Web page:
How Small Businesses Are Driving U.K. Growth
The article below is from our BRIEFINGS newsletter of 27 January 2022
How are small businesses faring in the U.K.’s post-pandemic recovery? We spoke with Charlotte Keenan, head of Goldman Sachs’ Office of Corporate Engagement International, about the team’s latest research, Engines of Growth, which looks at how small businesses in the U.K. are adapting and thriving during a period of extreme uncertainty.
Charlotte, what are you seeing in the small business community?
Charlotte Keenan: As the pandemic has continued to evolve, so have the challenges faced by small business owners. To truly understand the effects of COVID-19 on the U.K.’s small business population, we conducted a survey of over 1,000 entrepreneurs, including graduates of the firm’s 10,000 Small Business (10KSB) U.K. program and a control group of similarly high-growth small business owners.
The results are encouraging. During the pandemic, 68% of 10KSB U.K. alumni changed their business model; 69% introduced new products or services; and many have increased turnover and employment. Small businesses have used their adaptability to develop new and improved products and services to navigate this period of heightened uncertainty and identify new areas for growth. In fact, of the alumni who introduced new products and services, 55% were completely new to the market. We believe that the adaptability of the 10KSB community will be instrumental in building back the U.K. economy.
How are small businesses in the U.K. addressing the widening skill gap caused by the pandemic?
Charlotte Keenan: The emerging skills crisis is the greatest challenge the economy faces in response to the pandemic, but we see small businesses as an integral part of the solution. They’re focused on upskilling young people, developing talent and creating jobs that help fill the emerging gaps in the U.K.’s transition to a high-skilled economy. The survey found that 83% of 10KSB U.K. alumni have increased the skills of their workforce since the start of the pandemic and 79% have prioritised hiring and developing young talent.
In fact, one of the 10KSB U.K. alumni we spoke with, Lawrie Abercrombie, told us that he’s continually looking for ways to invest in the next generation of talent. His business, Arcanum Information Security, now runs a program to develop junior staff members by providing university students with a placement year and the opportunity to become qualified digital forensics professionals. To date, six of these students have returned to Arcanum as full-time employees following graduation. By upskilling the workforce, Lawrie and other entrepreneurs are creating jobs that are both rewarding and well-rewarded.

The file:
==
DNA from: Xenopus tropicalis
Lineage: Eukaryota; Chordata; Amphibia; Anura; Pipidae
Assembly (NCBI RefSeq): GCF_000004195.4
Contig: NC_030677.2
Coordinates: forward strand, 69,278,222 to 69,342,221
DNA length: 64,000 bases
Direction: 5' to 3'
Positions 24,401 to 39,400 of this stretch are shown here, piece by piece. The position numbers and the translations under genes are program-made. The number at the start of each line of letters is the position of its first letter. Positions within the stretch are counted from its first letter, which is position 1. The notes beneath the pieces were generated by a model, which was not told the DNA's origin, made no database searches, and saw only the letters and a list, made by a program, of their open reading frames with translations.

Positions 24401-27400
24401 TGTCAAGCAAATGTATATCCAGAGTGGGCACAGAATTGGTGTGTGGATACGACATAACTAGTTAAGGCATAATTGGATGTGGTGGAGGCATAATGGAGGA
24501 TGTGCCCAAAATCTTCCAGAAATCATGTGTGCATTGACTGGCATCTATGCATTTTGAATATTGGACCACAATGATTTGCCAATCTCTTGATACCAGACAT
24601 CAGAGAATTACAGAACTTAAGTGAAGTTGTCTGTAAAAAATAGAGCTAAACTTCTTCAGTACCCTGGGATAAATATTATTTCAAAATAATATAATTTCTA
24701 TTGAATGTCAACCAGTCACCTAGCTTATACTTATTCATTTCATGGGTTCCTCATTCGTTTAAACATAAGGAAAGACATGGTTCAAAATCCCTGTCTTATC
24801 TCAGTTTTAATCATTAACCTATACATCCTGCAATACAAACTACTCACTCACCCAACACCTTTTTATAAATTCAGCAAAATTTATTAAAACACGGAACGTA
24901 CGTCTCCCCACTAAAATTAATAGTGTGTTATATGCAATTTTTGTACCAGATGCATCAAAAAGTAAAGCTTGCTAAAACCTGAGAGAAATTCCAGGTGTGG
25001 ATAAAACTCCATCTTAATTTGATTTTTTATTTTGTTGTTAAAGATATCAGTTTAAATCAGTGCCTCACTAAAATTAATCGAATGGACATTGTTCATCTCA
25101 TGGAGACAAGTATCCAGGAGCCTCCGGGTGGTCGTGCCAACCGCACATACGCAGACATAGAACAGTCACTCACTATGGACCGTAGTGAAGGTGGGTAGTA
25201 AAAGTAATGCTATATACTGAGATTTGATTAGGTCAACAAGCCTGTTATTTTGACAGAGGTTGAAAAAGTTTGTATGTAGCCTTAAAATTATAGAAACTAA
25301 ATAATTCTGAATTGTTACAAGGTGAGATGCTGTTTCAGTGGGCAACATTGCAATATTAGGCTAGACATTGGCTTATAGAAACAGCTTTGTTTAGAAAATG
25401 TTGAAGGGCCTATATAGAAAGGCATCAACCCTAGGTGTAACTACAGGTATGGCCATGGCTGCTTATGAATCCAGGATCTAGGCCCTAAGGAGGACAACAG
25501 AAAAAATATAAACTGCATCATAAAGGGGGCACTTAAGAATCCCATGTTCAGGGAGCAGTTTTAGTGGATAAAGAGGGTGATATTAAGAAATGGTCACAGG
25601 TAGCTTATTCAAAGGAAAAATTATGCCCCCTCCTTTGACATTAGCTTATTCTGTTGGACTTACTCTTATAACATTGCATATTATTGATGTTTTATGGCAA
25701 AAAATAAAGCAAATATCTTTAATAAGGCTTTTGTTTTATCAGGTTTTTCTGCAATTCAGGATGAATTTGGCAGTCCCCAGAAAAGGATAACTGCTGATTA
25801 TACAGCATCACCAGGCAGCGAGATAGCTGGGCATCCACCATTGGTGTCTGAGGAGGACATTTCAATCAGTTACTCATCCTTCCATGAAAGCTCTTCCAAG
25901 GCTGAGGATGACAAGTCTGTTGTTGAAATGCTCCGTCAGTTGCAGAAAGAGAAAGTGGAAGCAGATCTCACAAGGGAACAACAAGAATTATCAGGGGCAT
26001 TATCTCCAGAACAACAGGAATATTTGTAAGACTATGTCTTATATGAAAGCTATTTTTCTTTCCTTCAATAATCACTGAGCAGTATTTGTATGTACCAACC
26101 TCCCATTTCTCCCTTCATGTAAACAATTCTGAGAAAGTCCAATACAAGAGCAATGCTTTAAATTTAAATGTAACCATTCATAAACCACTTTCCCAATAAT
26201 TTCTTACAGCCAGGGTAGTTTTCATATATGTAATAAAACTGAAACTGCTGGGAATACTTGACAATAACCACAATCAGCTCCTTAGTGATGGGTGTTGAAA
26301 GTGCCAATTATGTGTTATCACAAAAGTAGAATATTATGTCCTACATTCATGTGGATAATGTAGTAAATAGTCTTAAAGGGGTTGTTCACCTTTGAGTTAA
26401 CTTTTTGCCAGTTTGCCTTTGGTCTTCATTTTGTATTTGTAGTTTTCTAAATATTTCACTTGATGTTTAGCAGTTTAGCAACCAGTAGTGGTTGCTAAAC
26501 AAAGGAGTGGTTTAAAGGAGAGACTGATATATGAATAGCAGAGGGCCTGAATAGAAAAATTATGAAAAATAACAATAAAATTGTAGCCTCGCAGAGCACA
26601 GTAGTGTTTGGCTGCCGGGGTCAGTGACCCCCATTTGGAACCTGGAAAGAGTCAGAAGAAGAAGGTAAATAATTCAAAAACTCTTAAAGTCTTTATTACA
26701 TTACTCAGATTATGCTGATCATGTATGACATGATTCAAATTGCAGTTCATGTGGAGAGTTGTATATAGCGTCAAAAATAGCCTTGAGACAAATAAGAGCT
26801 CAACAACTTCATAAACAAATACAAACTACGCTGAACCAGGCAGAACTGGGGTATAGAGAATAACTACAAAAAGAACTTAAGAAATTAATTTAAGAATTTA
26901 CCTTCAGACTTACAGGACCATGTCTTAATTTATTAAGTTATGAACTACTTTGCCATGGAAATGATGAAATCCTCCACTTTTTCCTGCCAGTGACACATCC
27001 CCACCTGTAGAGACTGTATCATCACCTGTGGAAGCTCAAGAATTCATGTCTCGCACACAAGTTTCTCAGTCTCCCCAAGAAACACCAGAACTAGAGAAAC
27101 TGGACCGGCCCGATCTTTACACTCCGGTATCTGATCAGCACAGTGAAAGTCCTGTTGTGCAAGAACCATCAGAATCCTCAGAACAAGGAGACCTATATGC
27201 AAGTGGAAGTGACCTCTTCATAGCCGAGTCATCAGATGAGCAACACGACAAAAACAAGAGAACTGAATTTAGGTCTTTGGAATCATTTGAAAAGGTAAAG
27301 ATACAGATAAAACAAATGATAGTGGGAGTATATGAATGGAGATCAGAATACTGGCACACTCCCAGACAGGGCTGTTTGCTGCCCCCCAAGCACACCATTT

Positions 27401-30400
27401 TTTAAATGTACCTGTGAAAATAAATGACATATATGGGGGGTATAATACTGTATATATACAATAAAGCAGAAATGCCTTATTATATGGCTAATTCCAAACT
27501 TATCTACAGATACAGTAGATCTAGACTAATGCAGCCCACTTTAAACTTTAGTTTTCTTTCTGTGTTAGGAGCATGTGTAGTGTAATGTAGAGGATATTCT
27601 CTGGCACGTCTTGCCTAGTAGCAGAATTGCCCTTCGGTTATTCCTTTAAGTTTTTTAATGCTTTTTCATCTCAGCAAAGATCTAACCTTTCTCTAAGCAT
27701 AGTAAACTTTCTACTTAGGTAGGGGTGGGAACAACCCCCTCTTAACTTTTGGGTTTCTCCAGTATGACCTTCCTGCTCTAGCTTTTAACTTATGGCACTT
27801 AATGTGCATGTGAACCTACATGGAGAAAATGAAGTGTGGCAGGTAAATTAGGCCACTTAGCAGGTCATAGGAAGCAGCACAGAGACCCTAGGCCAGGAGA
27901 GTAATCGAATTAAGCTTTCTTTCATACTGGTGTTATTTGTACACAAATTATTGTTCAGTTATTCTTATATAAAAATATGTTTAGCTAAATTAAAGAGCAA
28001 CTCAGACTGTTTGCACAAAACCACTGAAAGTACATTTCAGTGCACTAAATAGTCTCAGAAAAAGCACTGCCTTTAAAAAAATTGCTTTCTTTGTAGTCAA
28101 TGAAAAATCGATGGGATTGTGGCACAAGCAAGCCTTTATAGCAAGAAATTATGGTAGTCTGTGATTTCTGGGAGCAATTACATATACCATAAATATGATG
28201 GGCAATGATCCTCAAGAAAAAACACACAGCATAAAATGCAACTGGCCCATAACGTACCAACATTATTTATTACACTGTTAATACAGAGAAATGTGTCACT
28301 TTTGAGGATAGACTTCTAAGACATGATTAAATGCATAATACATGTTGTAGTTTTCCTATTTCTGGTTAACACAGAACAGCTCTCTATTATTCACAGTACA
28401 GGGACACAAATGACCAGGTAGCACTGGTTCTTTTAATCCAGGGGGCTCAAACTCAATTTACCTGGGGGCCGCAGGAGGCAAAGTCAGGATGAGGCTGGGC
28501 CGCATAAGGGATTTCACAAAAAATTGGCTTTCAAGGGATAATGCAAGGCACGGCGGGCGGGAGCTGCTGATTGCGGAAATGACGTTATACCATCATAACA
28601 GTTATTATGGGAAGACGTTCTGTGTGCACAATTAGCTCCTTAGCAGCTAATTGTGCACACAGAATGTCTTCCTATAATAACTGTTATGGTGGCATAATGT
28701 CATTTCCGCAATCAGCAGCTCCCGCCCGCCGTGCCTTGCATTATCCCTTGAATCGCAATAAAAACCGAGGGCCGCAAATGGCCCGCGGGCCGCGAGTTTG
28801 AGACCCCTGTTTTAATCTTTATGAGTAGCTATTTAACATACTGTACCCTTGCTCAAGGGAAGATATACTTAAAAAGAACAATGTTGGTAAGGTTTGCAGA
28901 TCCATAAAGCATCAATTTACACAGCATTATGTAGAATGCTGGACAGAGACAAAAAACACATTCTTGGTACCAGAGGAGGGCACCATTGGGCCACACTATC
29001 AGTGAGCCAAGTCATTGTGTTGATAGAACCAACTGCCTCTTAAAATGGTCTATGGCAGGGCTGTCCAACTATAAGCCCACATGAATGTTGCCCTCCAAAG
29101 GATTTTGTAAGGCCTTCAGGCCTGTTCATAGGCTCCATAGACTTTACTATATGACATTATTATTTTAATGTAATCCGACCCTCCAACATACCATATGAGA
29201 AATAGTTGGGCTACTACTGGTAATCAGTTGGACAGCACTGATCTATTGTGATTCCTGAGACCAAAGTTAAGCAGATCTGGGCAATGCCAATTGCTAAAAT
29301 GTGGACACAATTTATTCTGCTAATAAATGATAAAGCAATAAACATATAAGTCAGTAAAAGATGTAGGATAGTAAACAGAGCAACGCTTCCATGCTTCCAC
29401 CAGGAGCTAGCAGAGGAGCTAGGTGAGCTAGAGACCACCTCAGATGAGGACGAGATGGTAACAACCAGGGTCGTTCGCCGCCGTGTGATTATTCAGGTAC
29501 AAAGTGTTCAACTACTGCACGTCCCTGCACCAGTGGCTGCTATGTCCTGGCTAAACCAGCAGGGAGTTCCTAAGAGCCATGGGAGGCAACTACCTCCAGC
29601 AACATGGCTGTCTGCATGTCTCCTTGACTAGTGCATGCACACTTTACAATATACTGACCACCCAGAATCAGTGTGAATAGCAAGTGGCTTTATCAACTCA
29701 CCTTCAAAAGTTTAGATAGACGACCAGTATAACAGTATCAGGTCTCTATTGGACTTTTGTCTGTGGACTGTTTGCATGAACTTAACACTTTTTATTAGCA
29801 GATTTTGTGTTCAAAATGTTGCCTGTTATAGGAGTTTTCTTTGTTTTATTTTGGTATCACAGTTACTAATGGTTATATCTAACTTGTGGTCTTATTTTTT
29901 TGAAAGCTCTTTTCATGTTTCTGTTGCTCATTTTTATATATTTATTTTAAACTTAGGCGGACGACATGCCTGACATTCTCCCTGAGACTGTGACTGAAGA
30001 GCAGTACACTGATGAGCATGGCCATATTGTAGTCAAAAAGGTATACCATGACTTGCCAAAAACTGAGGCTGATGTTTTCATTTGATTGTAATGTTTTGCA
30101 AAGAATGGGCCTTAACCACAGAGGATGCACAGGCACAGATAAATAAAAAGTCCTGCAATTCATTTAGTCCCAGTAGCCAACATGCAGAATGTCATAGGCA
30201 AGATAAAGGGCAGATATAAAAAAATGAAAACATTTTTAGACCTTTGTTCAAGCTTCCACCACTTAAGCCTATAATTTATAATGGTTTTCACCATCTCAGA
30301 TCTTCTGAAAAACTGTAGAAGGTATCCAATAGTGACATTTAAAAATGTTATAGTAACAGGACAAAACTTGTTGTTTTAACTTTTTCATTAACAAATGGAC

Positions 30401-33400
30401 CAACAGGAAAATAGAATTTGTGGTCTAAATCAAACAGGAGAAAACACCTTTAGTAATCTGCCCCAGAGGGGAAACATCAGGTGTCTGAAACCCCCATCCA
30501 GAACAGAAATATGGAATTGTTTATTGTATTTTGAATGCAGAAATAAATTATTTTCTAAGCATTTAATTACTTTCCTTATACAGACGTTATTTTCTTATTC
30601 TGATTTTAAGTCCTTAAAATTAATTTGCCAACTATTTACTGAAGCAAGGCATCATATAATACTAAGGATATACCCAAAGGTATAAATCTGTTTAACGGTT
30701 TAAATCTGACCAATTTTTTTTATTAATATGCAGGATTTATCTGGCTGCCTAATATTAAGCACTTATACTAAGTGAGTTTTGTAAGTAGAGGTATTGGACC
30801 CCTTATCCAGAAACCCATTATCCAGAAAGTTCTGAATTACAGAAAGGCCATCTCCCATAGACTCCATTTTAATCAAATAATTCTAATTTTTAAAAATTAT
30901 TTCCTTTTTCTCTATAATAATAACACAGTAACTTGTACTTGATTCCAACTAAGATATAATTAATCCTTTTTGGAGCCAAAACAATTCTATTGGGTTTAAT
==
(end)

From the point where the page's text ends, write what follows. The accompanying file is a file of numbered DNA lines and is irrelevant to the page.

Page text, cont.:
The pandemic has also increased the pace of digital adoption across all sectors. How are small businesses adapting to stay competitive?
Charlotte Keenan: Over the last two years, the value and growth potential brought about by digital advances has been immensely magnified. This creates a huge amount of opportunity, but many businesses are still grappling with how to leverage technology to unlock their latent growth. We believe it’s vital for small business leaders to explore how technology can help them to unleash their full potential, regardless of the sector they’re in. The good news is that we’re seeing a shift amongst the 10KSB U.K. alumni. Survey results revealed that 88% have accelerated changes to their use of digital technologies and 93% use data in their decision making.
How are small businesses driving the agenda on sustainability?
Charlotte Keenan: As well as being fundamental to the U.K.’s economic performance, small businesses are driving societal change. It’s actually one of their top priorities: 81% of alumni told us that social and environmental factors influence their daily decision making.
Take for example, Kathy Caton, founder of Brighton Gin and 10KSB U.K. alumni, whose business is on track to becoming carbon-negative. She aims to limit their carbon footprint at every step of the production and distribution lines, from completing all of their local deliveries via a specially branded e-cargo bike, to using bottles made up of 85% recycled glass. Kathy and many of the other entrepreneurs we spoke to are leading the way when it comes to sustainability because they believe it’s essential for businesses to combine profit with purpose.
To find out more about how small businesses in the U.K. are driving growth, read the 10KSB U.K. impact report, Engines of Growth.